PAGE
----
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This was a bad night for Tim Pawlenty, who looked weak when John King pressed him to double down on his “Obamneycare” attack, and he waffled instead. If you’re going to go with a don’t-attack-first strategy, stick to it; if you’re going to attack, own the attack. Using a cutting line on Meet the Press one day and then wussing out on it the next day is a losing play. It was a good night for Mitt Romney, who won that exchange and generally looked like the frontrunner.
It was also a good night for Michele Bachmann, who confounded the off-key media narrative that has portrayed her as a sort of cut-rate Sarah Palin. In fact, other than being conservative women with a lot of Tea Party fans, Bachmann and Palin are quite different, and one of the differences is that Bachmann, the occassional gaffe notwithstanding, is a stronger extemporaneous speaker.
I concur with Joe that this wasn’t a great night for Herman Cain, who certainly didn’t shine the way he did in the South Carolina debate last month, when Romney and Bachmann were absent. But I’ll dissent a bit from the assertion that he was “the biggest loser”; Pawlenty’s performance was more disappointing.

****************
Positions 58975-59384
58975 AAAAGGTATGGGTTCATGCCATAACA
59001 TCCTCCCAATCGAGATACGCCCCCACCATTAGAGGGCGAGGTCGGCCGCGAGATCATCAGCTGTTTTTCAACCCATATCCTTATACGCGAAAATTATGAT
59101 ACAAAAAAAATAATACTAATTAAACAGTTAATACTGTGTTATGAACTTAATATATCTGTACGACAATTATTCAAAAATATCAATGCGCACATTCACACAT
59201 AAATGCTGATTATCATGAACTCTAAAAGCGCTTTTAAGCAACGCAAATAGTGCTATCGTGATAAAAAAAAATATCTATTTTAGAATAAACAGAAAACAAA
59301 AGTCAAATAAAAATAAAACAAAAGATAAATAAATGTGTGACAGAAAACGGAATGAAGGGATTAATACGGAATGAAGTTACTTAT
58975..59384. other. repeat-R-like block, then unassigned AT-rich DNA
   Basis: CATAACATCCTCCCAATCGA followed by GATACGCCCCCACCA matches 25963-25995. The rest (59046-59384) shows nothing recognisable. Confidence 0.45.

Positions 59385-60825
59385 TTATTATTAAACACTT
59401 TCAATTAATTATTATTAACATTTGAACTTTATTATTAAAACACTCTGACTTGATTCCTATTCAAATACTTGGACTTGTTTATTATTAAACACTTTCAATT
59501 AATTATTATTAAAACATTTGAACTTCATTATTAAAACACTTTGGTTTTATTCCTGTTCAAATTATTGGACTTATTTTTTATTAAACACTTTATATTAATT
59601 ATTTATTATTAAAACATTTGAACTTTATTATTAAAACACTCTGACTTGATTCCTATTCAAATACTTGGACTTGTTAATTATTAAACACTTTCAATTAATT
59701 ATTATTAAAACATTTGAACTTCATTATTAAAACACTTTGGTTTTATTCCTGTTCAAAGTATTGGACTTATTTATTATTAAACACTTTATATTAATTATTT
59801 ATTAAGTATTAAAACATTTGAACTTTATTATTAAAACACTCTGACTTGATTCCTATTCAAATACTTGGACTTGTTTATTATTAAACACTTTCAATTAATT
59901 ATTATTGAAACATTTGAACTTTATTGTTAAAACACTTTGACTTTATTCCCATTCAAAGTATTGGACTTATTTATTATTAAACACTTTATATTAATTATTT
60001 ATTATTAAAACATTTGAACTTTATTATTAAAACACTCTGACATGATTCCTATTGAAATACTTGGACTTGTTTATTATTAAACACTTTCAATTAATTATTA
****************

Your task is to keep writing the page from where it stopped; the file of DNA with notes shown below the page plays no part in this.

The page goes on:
I would caution, though, that we shouldn’t forget how early we are in the race. It’s not only the case that more candidates may get in; it’s also the case that Pawlenty might learn from his mistakes tonight. So might Cain, for that matter. Remember that there were periods in 2003 and 2007 where John Kerry and John McCain, respectively, looked like they’d blown their shot at winning their nominations. We’re in the early minutes of a long game.
A man of faith in a godless age is hitting Americans where it hurts.
Mr. and Mrs. American Spectator Reader, let P.J. O’Rourke talk sense to your kids.
In Britain, defending your property can get you life.
The debacle of this president’s administration is both a cause and a symptom of the decline of American values. Unless Congress impeaches him, that decline will go on unchecked. An eminent jurist surveys the damage and assesses the chances for the recovery of our culture.
It won’t take long for conservatives to scratch this presidential wannabe off their 2008 scorecard.
The American Christmas, like the songs that celebrate it, makes room for everybody under the rainbow. Is that why so many people seem to be hostile to it?
Was the President done in by the economy, or by the politics of the economy?